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Drought in Southern Africa

Drought in Southern Africa

Hot, dry weather from January through March 2007 wilted crops in southern Africa. The severe drought produced near-record temperatures that, combined with a lack of rainfall, caused extensive crop damage, particularly in western crop areas, reported the United States Department of Agriculture’s Foreign Agricultural Service. In South Africa, the anticipated yield from the corn crop dropped from ten million tons in December to six million tons in April because farmers couldn’t plant in the dry conditions and many of the crops that were planted wilted in the dry heat. The last South African drought of this magnitude occurred in 1992.

The impact of the drought on vegetation throughout southern Africa is illustrated in this image. The image shows vegetation conditions in March 2007 compared to conditions during the average March between 1999 and 2006 as measured by the SPOT satellite. Brown areas show where plants were less thick or where fewer plants grew than average. Green areas, by contrast, indicate that vegetation was thicker and more lush than average.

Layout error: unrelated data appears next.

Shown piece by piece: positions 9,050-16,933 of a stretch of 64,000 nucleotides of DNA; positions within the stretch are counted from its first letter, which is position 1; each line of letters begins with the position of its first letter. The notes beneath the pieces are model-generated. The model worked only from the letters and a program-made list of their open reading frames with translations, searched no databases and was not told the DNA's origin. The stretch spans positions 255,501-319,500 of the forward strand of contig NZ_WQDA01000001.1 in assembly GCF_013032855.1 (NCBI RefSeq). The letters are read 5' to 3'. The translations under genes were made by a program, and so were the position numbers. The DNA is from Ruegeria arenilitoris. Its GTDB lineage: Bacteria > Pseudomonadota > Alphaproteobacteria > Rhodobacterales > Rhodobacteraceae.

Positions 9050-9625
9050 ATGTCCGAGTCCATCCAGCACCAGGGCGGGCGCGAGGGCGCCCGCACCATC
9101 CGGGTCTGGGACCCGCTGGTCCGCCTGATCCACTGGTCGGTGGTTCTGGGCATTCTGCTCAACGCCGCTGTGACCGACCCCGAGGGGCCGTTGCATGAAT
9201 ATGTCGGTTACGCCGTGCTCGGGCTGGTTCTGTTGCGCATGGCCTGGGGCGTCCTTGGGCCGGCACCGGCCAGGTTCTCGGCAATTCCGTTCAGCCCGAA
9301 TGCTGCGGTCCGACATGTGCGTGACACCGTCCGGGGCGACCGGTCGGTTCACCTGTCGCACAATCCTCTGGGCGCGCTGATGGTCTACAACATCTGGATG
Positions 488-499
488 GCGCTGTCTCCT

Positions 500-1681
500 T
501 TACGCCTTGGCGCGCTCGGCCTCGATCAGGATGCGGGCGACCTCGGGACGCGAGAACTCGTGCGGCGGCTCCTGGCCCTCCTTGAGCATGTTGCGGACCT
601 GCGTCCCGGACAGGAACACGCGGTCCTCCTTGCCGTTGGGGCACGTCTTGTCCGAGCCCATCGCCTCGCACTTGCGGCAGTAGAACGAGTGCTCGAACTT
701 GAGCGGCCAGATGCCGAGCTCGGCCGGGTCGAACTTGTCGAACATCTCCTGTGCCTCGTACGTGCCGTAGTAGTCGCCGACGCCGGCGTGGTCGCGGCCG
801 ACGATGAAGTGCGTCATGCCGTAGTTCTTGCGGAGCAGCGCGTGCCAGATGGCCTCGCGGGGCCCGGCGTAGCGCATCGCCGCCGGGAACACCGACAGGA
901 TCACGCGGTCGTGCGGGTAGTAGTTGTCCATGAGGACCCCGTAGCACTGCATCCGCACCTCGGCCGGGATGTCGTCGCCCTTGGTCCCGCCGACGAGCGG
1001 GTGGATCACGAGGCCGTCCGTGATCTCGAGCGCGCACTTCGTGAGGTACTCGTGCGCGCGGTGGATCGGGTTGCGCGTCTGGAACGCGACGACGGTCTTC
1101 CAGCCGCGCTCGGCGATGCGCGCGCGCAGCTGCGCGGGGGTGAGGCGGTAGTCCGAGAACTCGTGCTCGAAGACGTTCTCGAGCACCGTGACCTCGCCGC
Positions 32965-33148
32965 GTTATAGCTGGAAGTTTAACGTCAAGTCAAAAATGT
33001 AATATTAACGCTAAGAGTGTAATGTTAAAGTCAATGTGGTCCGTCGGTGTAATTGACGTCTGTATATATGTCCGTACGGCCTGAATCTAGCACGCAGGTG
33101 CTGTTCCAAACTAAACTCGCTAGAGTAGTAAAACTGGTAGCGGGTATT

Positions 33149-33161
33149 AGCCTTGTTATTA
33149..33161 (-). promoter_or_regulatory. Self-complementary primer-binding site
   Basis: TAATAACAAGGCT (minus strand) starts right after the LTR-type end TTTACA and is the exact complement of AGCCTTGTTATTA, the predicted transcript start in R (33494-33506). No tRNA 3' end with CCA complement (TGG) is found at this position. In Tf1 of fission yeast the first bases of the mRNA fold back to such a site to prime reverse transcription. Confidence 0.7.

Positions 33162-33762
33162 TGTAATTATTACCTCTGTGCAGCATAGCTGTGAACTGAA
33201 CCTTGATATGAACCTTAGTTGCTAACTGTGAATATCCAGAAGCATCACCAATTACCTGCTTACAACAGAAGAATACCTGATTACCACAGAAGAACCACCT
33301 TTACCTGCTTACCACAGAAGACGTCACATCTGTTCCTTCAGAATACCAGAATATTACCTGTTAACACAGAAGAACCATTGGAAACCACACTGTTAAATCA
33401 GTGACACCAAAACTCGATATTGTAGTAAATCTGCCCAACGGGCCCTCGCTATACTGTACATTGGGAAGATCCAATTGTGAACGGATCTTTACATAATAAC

The prevalence of brown indicates that plants were growing poorly throughout the region because of the drought. Green dominates in Zambia, Zimbabwe, and Mozambique along the top edge of the image, where heavy rains triggered floods during January and February. Some of the most severe flooding occurred along the Zambezi River, which is outlined in dark green in the upper-right corner of the image. Clearly, January and February’s excess rain fed dense vegetation in March.

NASA image created by Jesse Allen, using data provided by the United State Department of Agriculture Foreign Agriculture Service and processed by Jennifer Small, NASA GIMMS Group at Goddard Space Flight Center.